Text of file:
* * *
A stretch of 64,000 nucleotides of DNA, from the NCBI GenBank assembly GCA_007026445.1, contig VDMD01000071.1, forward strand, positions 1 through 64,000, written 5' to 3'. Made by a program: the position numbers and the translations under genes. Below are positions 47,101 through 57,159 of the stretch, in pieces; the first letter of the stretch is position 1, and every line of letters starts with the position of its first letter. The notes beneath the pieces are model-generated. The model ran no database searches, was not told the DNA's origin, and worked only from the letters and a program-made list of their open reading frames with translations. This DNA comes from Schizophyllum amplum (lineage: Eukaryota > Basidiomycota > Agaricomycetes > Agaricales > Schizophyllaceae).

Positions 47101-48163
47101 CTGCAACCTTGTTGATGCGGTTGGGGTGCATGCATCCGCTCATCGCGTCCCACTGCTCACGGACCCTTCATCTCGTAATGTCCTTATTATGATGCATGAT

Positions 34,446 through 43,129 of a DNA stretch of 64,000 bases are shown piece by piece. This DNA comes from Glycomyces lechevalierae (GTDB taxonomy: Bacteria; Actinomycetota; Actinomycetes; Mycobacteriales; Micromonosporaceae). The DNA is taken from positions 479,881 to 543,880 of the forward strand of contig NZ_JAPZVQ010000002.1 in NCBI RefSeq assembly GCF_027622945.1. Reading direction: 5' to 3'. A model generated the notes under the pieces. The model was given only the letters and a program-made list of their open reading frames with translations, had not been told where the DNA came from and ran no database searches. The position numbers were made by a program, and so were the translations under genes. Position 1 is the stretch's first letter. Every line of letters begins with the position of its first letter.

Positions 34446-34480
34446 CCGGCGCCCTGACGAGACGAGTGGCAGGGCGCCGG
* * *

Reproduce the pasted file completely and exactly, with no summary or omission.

A stretch of 64,000 nucleotides of DNA, from the NCBI GenBank assembly GCA_007026445.1, contig VDMD01000071.1, forward strand, positions 1 through 64,000, written 5' to 3'. Made by a program: the position numbers and the translations under genes. Below are positions 47,101 through 57,159 of the stretch, in pieces; the first letter of the stretch is position 1, and every line of letters starts with the position of its first letter. The notes beneath the pieces are model-generated. The model ran no database searches, was not told the DNA's origin, and worked only from the letters and a program-made list of their open reading frames with translations. This DNA comes from Schizophyllum amplum (lineage: Eukaryota > Basidiomycota > Agaricomycetes > Agaricales > Schizophyllaceae).

Positions 47101-48163
47101 CTGCAACCTTGTTGATGCGGTTGGGGTGCATGCATCCGCTCATCGCGTCCCACTGCTCACGGACCCTTCATCTCGTAATGTCCTTATTATGATGCATGAT

Positions 34,446 through 43,129 of a DNA stretch of 64,000 bases are shown piece by piece. This DNA comes from Glycomyces lechevalierae (GTDB taxonomy: Bacteria; Actinomycetota; Actinomycetes; Mycobacteriales; Micromonosporaceae). The DNA is taken from positions 479,881 to 543,880 of the forward strand of contig NZ_JAPZVQ010000002.1 in NCBI RefSeq assembly GCF_027622945.1. Reading direction: 5' to 3'. A model generated the notes under the pieces. The model was given only the letters and a program-made list of their open reading frames with translations, had not been told where the DNA came from and ran no database searches. The position numbers were made by a program, and so were the translations under genes. Position 1 is the stretch's first letter. Every line of letters begins with the position of its first letter.

Positions 34446-34480
34446 CCGGCGCCCTGACGAGACGAGTGGCAGGGCGCCGG